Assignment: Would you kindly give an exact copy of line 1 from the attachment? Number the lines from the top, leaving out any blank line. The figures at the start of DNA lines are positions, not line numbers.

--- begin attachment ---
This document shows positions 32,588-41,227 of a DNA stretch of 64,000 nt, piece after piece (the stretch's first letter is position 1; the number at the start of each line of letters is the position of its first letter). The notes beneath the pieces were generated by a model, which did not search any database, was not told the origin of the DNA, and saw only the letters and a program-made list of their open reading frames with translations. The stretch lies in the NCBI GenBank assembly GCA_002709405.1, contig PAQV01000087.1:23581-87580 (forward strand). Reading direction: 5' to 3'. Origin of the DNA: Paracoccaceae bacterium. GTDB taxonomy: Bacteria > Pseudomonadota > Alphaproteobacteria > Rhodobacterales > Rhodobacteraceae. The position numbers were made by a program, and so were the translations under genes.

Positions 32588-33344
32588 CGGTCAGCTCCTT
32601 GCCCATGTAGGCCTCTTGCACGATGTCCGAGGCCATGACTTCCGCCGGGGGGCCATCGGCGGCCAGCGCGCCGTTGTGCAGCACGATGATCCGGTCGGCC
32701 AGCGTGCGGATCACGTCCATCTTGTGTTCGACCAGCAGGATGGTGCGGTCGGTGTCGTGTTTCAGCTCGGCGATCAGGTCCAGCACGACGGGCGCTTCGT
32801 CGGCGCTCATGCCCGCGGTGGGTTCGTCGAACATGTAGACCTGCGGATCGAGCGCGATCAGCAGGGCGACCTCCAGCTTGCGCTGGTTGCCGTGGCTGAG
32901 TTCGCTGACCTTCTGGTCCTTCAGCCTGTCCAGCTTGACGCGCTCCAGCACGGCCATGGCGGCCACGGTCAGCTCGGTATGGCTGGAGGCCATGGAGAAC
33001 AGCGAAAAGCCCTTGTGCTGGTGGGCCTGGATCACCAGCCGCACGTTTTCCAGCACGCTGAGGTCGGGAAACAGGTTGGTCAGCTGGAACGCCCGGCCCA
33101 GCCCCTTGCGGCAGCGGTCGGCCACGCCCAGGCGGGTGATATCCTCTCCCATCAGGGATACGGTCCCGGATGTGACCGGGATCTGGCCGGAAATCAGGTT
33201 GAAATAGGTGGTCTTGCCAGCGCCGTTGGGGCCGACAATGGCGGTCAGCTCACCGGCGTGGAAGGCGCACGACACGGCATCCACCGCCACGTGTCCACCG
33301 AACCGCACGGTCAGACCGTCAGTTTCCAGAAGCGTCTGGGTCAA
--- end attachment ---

This document shows positions 32,588-41,227 of a DNA stretch of 64,000 nt, piece after piece (the stretch's first letter is position 1; the number at the start of each line of letters is the position of its first letter). The notes beneath the pieces were generated by a model, which did not search any database, was not told the origin of the DNA, and saw only the letters and a program-made list of their open reading frames with translations. The stretch lies in the NCBI GenBank assembly GCA_002709405.1, contig PAQV01000087.1:23581-87580 (forward strand). Reading direction: 5' to 3'. Origin of the DNA: Paracoccaceae bacterium. GTDB taxonomy: Bacteria > Pseudomonadota > Alphaproteobacteria > Rhodobacterales > Rhodobacteraceae. The position numbers were made by a program, and so were the translations under genes.